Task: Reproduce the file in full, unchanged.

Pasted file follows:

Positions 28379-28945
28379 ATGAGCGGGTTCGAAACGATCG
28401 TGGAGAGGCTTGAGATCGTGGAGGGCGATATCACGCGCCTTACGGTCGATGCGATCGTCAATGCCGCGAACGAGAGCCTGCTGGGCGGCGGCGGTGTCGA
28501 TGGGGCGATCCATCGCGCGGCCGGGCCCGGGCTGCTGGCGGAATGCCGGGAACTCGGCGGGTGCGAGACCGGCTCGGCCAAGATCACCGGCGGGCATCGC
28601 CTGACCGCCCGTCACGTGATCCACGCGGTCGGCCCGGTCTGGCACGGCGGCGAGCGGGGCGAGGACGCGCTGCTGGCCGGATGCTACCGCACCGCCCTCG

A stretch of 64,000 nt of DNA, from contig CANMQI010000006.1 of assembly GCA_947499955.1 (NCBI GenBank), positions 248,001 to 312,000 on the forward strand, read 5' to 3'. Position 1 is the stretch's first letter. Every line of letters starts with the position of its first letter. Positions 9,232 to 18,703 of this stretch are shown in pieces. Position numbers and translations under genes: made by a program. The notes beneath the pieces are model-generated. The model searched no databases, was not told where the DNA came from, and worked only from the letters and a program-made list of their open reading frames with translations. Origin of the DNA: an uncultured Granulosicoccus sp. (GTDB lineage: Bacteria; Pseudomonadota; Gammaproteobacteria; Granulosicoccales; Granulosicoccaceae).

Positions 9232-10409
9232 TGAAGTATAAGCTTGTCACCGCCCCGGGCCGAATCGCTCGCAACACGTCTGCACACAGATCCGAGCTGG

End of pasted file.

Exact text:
Positions 28379-28945
28379 ATGAGCGGGTTCGAAACGATCG
28401 TGGAGAGGCTTGAGATCGTGGAGGGCGATATCACGCGCCTTACGGTCGATGCGATCGTCAATGCCGCGAACGAGAGCCTGCTGGGCGGCGGCGGTGTCGA
28501 TGGGGCGATCCATCGCGCGGCCGGGCCCGGGCTGCTGGCGGAATGCCGGGAACTCGGCGGGTGCGAGACCGGCTCGGCCAAGATCACCGGCGGGCATCGC
28601 CTGACCGCCCGTCACGTGATCCACGCGGTCGGCCCGGTCTGGCACGGCGGCGAGCGGGGCGAGGACGCGCTGCTGGCCGGATGCTACCGCACCGCCCTCG

A stretch of 64,000 nt of DNA, from contig CANMQI010000006.1 of assembly GCA_947499955.1 (NCBI GenBank), positions 248,001 to 312,000 on the forward strand, read 5' to 3'. Position 1 is the stretch's first letter. Every line of letters starts with the position of its first letter. Positions 9,232 to 18,703 of this stretch are shown in pieces. Position numbers and translations under genes: made by a program. The notes beneath the pieces are model-generated. The model searched no databases, was not told where the DNA came from, and worked only from the letters and a program-made list of their open reading frames with translations. Origin of the DNA: an uncultured Granulosicoccus sp. (GTDB lineage: Bacteria; Pseudomonadota; Gammaproteobacteria; Granulosicoccales; Granulosicoccaceae).

Positions 9232-10409
9232 TGAAGTATAAGCTTGTCACCGCCCCGGGCCGAATCGCTCGCAACACGTCTGCACACAGATCCGAGCTGG